Focus groups- again it’s about speaking to people and not making assumptions. Through- out my career I have organised various focus group one session in particular stood out which highlights the importance of not making assumptions.


We arranged a fuller bust focus group, assuming that all fuller bust ladies wanted support and be covered up, particularly the older lady, this was not the case at all. It all came down to mind set, some ladies felt they were on holiday and wanted to get the best tan! Others did want support but not the extent we expected. This in turn altered the shaping of the collection, we offered less covering styles as well as more fashion forward prints and colours, we kept some more supportive styles, but this was no longer the main focus.

Is based around your learnings from research and sales history. There are key external factors such as seasonality, the economy, trend, and key events .However, these factors will play a part in how you plan.

I always find a calendar of some sort useful, I called mine a ‘calendar of events’. This will include dates of key events for example valentine’s day, school holidays, Christmas. Any periods of time where sales could profit, you could then plan in new visual displays red lingerie? New windows? And crucially have enough relevant stock.
These events should tie into the needs of your customer and be relevant to their lifestyle.


When researching you will start to know your customer, you will see how competition reaches out to customers and by researching aspirational brands you will find new ways of doing so.

As previously discussed brands and retailers are selling a lifestyle. For example, there would often be newsletters and magezines in store and online they all sell into the lifestyle their customer has or aspires to have.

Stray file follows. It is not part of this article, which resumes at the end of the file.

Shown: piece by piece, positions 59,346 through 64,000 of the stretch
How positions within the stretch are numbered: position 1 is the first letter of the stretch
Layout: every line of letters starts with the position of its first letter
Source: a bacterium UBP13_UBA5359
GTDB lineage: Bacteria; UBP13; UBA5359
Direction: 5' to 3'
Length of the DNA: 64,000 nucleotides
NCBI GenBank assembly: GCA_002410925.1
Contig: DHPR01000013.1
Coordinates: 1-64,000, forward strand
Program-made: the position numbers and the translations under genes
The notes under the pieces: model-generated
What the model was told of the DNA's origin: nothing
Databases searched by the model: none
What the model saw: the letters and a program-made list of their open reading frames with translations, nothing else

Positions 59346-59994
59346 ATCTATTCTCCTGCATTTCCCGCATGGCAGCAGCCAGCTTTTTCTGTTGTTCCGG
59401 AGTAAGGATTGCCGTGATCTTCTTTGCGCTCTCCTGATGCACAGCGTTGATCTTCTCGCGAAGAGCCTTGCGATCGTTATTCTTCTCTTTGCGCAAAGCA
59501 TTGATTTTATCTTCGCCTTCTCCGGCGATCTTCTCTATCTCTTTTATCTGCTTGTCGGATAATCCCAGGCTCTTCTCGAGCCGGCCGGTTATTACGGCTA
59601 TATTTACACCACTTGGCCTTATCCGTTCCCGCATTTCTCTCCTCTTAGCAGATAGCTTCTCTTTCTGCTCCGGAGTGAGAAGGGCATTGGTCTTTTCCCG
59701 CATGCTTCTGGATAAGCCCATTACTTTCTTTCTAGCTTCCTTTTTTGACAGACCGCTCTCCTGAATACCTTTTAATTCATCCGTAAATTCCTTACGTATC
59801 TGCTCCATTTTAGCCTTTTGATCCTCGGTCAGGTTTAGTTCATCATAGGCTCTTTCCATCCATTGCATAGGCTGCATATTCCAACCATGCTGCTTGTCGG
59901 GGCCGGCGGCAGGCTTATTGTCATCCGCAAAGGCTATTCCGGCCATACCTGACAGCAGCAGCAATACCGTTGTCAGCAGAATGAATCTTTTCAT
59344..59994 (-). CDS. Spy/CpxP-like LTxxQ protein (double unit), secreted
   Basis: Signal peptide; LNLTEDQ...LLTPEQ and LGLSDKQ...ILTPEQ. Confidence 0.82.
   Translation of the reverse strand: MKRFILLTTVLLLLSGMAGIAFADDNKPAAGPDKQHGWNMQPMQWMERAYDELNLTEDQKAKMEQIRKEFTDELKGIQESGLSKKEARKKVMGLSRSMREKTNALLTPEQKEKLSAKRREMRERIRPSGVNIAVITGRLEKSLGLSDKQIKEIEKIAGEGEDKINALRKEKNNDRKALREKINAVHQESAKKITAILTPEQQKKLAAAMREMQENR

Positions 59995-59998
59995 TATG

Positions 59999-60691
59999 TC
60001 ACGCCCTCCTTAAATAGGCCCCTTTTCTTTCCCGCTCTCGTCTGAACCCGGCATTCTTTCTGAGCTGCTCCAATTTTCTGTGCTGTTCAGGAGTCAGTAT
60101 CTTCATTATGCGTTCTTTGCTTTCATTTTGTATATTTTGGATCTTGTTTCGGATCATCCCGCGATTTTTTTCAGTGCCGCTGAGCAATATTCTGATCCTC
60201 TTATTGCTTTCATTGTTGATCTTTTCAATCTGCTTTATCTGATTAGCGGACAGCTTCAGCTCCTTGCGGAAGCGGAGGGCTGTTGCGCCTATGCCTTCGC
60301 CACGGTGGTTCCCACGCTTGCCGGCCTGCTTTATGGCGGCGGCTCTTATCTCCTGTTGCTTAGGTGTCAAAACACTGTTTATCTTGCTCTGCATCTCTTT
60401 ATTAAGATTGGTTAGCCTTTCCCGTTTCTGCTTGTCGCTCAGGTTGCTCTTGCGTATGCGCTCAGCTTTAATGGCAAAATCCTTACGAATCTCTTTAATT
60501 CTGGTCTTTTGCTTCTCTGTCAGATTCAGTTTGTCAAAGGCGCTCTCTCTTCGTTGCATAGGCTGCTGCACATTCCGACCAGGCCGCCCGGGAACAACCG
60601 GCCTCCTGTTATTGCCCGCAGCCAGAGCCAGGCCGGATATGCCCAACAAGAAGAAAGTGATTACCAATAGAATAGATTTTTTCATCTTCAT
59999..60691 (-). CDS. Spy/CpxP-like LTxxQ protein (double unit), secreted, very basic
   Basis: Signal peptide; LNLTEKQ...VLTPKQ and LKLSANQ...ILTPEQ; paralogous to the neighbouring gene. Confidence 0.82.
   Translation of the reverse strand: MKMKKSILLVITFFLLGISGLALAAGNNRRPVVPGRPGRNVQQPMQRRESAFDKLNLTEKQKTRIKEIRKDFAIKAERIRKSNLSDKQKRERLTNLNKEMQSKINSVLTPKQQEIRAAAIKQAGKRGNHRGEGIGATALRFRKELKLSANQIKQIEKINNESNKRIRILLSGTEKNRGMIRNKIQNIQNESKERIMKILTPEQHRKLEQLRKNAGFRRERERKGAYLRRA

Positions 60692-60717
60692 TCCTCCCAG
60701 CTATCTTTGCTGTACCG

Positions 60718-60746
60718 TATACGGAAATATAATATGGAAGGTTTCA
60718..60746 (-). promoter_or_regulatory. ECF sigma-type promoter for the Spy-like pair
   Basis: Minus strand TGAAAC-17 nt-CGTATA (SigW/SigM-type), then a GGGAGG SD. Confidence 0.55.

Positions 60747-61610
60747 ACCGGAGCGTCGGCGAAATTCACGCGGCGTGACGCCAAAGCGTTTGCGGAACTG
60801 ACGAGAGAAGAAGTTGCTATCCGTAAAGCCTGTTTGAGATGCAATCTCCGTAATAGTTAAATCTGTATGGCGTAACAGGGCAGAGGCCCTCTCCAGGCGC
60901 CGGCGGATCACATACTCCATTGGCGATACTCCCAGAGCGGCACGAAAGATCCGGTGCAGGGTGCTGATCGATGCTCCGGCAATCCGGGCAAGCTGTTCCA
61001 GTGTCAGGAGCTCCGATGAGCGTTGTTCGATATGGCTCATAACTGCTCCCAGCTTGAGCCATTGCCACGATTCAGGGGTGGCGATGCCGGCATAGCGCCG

For examples I might want to sell into swimwear by offering a guide on my newsletter of the top destinations to visit this summer, getting this image into your customers mind set. This all comes together after researching and planning. This is a marketing tool however as a retailer the buyer would know who their customer is to appeal to tastes, marketing would step in and sell the ‘dream’ to compliment the product.


Keeping your customer interested is very important to maintain year on year sales and growth. So, going back to my shopping habits, if I walk into Topshop and it looks the same every time I would more than likely think there’s nothing new and might not bother walking around, however if I see a new ‘wow’ window I might then pop in and have a look for a jumper that caught my eye, I might buy it and also get the same jeans I like but in a different colour.

Your customer would want to feel that you know them, and they could rely on you to tell them what they need when they shop with you the next time. It’s about being commercial and looking at sales and what works, yet still having that excitement and lifestyle feel.


With swimwear we worked hard to create shapes that fitted our customers’ needs, yet there were shapes that sold time and time again.  Yellow was a key emerging colour so we sampled a couple of shades to add in to collections. Our merchandiser pointed out that yellow hadn’t sold 3 years ago. However, as a buyer all the research was there, trend, speaking to customers and researching competition and aspiring brands.